Nitrates and nitrites are preservatives that increase blood flow, leading to head pressure and pain. Food processors add it to their meat products to protect against Clostridium botulinum, the bacteria that causes food poisoning, and because it gives the meat that fresh, pink color and “cured” taste. Makers of fast food also add MSG to enhance flavor and to hide the metallic tastes incurred while processing. These additives may make your dish more palatable, but they leave you with pretty nasty hangovers.

2. Down in the Dumps? Blame It on the Junk
Spurlock also complained of debilitating depression during his fast-food experiment, and research shows that junk food does indeed have an effect on mood. Researchers at University College London in England found that people who regularly ate processed foods that were high in fat and sugar were 58 percent more likely to suffer from depression than those who ate a more balanced diet, according to a study that appeared in the British Journal of Psychiatry. “There seem to be various aspects of lifestyle such as taking exercise which also matter, but it appears that diet is playing an independent role,” Dr. Eric Brunner, lead author of the study, told the Daily Mail.

Brunner and his peers concluded that relative to their calorie density, junk foods lack nutrients, like antioxidants, folate, and omega-3s, that contribute to good mental health. These important dietary elements come only from eating “wholesome foods.”

According to, certain foods and drinks act as powerful stimulants to the body and therefore contribute to stress and mood disorders. These processed foods—which contain synthetic additives like preservatives, emulsifiers, thickeners, stabilizers, and flavor enhancers—are called pseudostressors or sympathomimetics.

So it seems that fast food hits us twice when it comes to depression; we suffer from what we consume along with it, and from what we don’t.

3. Fast Food Kills the Mood
The foods we eat have a direct impact on our physical—and sexual—health. In their book Eat This, Not That!, David Zinczenko and Matt Goulding address the foods that affect libido for better and for worse. They write that fatty acids, most of which we consume from processed and fast foods, are the cause of a “national sex crisis,” not only because they contribute to weight gain, but also because they trigger biochemical changes that cause libido to take a nosedive, along with sperm count and ovulation. At the root of Zinczenko and Goulding’s argument: make babies, not burgers.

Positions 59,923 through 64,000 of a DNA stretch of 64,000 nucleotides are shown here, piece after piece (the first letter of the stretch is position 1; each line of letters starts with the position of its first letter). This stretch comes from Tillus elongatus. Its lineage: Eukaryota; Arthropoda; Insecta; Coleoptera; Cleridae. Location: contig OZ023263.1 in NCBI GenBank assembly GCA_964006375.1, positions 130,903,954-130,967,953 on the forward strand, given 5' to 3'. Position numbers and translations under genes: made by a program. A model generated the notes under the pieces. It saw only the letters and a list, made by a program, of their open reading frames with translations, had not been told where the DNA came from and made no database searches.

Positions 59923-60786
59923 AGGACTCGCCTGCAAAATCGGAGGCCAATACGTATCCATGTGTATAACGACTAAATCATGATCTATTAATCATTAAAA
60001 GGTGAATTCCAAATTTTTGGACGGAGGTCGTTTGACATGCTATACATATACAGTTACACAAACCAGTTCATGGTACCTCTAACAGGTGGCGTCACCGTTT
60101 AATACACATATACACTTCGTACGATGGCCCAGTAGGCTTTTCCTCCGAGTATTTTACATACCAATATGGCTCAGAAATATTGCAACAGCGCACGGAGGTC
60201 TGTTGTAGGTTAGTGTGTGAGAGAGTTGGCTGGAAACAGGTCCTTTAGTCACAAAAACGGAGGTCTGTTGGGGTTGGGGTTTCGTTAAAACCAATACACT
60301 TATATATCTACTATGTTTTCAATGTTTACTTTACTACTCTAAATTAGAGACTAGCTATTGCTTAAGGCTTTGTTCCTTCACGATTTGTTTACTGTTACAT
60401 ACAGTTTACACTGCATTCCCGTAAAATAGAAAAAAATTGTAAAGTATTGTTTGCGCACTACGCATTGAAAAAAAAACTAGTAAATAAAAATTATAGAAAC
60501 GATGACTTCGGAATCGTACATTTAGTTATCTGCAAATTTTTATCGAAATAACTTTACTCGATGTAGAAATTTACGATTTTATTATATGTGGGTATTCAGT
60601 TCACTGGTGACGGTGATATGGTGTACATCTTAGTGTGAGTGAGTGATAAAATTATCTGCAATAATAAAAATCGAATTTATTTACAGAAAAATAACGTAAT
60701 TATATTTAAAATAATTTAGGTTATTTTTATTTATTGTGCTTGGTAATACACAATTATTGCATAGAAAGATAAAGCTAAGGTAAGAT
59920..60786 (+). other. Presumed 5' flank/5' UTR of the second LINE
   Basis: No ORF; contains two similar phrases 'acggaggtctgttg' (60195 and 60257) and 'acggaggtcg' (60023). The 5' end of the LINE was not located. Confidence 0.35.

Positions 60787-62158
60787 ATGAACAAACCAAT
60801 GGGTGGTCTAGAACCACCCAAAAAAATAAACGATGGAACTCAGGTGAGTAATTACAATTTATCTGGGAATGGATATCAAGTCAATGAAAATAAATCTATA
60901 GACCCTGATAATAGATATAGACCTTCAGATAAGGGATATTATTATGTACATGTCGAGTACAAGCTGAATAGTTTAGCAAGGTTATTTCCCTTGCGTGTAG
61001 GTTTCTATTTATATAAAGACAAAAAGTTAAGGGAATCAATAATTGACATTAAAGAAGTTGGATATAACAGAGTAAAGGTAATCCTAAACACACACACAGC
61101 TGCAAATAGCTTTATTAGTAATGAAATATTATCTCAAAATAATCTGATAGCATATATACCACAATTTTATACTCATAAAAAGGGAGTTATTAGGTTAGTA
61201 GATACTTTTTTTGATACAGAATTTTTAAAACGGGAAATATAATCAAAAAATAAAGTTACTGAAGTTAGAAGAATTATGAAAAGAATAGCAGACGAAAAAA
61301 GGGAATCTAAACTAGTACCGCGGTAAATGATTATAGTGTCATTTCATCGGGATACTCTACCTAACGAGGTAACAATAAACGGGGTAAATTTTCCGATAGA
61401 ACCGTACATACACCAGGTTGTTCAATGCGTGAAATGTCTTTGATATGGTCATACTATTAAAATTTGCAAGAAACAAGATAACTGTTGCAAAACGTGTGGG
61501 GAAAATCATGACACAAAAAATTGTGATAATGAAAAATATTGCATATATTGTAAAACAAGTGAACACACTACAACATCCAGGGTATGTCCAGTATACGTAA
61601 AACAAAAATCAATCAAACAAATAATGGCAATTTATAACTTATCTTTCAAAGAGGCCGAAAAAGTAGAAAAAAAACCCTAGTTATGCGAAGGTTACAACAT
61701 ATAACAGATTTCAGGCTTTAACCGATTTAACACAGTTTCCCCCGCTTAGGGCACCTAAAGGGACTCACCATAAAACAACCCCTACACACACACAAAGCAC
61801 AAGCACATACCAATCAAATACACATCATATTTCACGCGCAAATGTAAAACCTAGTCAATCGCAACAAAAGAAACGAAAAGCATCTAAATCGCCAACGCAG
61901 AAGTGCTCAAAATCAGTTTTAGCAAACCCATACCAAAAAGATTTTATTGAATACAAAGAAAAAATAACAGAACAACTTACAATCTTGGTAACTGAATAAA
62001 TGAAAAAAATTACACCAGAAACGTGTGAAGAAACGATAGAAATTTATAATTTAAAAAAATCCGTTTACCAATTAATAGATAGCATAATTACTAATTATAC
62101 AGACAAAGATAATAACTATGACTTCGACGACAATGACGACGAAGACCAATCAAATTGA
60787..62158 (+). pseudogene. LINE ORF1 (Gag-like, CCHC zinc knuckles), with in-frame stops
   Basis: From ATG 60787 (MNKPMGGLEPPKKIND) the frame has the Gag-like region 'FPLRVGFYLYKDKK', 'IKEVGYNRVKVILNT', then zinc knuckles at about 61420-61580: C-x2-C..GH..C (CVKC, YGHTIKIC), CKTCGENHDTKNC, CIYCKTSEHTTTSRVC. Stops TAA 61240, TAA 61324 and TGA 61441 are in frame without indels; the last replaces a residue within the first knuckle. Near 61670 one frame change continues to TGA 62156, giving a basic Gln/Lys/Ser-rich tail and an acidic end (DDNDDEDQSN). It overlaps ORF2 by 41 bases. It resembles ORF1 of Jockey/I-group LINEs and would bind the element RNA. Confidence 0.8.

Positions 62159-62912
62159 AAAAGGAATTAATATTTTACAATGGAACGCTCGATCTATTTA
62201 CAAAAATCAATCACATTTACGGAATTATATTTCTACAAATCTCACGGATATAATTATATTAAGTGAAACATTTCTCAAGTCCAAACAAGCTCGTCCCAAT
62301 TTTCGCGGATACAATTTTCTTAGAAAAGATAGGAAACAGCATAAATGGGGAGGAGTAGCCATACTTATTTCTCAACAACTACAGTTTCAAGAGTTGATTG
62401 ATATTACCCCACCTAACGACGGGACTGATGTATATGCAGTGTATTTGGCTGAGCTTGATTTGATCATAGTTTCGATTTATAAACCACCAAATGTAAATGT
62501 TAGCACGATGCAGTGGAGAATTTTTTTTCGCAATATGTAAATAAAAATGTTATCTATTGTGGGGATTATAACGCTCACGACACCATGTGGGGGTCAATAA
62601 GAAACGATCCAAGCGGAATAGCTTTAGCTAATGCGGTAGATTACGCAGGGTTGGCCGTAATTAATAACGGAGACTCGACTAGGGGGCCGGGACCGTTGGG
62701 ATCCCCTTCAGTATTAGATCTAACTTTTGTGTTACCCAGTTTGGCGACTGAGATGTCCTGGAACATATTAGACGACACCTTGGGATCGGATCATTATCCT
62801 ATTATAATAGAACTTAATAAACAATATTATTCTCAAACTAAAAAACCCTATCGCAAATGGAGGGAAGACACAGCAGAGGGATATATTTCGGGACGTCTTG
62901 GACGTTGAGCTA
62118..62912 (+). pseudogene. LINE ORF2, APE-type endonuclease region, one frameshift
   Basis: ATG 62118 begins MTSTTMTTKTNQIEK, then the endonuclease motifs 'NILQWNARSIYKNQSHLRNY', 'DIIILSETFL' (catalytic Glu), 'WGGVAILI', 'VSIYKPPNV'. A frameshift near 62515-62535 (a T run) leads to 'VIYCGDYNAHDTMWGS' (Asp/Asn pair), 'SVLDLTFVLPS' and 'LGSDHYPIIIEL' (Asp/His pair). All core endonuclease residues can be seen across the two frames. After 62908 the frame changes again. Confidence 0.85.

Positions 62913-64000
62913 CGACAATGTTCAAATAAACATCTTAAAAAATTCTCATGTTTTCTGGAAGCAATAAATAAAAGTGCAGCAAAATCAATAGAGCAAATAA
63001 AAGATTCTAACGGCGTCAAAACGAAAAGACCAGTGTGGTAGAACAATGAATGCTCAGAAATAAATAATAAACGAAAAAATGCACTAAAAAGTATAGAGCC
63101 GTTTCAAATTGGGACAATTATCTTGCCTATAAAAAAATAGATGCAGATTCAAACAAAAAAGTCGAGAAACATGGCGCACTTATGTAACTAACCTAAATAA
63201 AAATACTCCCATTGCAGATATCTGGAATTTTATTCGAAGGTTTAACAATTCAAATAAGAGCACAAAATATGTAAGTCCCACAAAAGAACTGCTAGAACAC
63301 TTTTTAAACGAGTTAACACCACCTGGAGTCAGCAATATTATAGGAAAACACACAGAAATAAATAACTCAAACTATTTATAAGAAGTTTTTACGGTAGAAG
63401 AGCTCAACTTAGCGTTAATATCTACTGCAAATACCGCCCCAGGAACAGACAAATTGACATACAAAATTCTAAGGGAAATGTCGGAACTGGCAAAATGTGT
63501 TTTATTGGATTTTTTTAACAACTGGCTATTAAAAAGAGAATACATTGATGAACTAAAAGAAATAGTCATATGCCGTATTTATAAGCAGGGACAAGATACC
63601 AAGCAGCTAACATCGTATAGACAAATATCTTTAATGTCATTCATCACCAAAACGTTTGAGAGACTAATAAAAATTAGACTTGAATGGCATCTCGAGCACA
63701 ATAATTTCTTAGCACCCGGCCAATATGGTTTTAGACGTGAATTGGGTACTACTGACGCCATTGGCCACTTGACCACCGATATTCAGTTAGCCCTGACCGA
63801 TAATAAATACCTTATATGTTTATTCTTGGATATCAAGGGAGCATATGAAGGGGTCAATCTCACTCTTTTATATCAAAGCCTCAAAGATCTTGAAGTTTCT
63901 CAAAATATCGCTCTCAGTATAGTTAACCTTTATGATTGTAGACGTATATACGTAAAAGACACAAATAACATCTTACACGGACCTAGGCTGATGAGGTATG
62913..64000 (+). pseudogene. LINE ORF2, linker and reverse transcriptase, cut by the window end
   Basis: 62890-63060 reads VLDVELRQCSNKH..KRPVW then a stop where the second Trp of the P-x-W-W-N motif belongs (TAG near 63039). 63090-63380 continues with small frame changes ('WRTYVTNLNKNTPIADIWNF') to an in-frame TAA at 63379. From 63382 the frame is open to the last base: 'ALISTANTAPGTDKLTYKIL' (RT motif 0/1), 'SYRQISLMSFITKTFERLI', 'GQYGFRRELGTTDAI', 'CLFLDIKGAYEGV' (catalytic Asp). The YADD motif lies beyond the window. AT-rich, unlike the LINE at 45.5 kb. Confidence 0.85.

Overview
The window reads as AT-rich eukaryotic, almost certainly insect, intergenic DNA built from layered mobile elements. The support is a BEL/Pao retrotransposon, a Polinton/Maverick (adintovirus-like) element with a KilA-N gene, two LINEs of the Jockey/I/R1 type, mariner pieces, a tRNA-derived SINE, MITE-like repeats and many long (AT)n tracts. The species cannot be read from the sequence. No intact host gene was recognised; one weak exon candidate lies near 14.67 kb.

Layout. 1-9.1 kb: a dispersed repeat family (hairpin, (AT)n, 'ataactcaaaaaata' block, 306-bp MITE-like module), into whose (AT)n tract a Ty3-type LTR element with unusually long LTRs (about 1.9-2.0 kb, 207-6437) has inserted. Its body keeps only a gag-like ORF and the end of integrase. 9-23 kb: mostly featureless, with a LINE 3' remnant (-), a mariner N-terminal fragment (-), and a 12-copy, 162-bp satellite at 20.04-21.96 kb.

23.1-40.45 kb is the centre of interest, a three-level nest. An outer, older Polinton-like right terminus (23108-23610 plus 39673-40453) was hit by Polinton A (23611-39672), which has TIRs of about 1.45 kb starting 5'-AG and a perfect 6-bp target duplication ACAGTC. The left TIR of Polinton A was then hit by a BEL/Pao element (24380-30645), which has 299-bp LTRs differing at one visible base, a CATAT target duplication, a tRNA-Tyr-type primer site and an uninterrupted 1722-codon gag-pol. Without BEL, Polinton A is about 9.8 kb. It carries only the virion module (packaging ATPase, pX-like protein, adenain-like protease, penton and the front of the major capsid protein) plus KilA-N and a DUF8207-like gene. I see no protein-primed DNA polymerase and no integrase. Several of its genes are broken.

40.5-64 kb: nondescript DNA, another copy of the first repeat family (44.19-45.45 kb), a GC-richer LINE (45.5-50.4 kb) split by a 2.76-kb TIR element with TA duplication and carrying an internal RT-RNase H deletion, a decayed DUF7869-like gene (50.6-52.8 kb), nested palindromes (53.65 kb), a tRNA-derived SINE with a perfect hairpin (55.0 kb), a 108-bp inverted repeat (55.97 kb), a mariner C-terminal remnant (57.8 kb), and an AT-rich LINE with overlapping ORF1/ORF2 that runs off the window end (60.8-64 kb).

And because McDonald’s and other fast-food joints have franchises all over the world, this isn’t just a problem in America. The Italian Society of Gynaecology and Obstetrics (SIGO) has become so concerned about the prevalence of fast-food consumption killing women’s libido that it has published a book, Food and Sex, to address the issue.

“The increased pace of life means women who are working in the cities don’t have time to prepare fresh food and they are eating more fast food. Many cultural aspects of food are being lost, with consequences for their sexual health and libido,” said SIGO president Dr. Giorgio Vittori in an interview with’s Lee Anne Adendorff. Apparently, these women have forgotten the sage advice of the great Sophia Loren: “Everything you see I owe to spaghetti.”

4. Hooked on the Junk
In Super Size Me, Spurlock’s general practitioner describes his patient as “addicted” to McDonald’s food. While that statement might sound hyperbolic, a fast food addiction is possible, according to Science Daily. The high levels of sugar and fat cause blood sugar levels to spike and then crash, making patrons dependent on the euphoric effects of those insulin surges from the processed ingredients in their supersized meals.

What Tastes So Good Can Be So Bad
Spurlock may have turned a generation off to fast food, but according to the McDonald’s Web site, the corporation serves more than sixty million people around the globe every day. That’s a lot of headaches and unhappiness to go!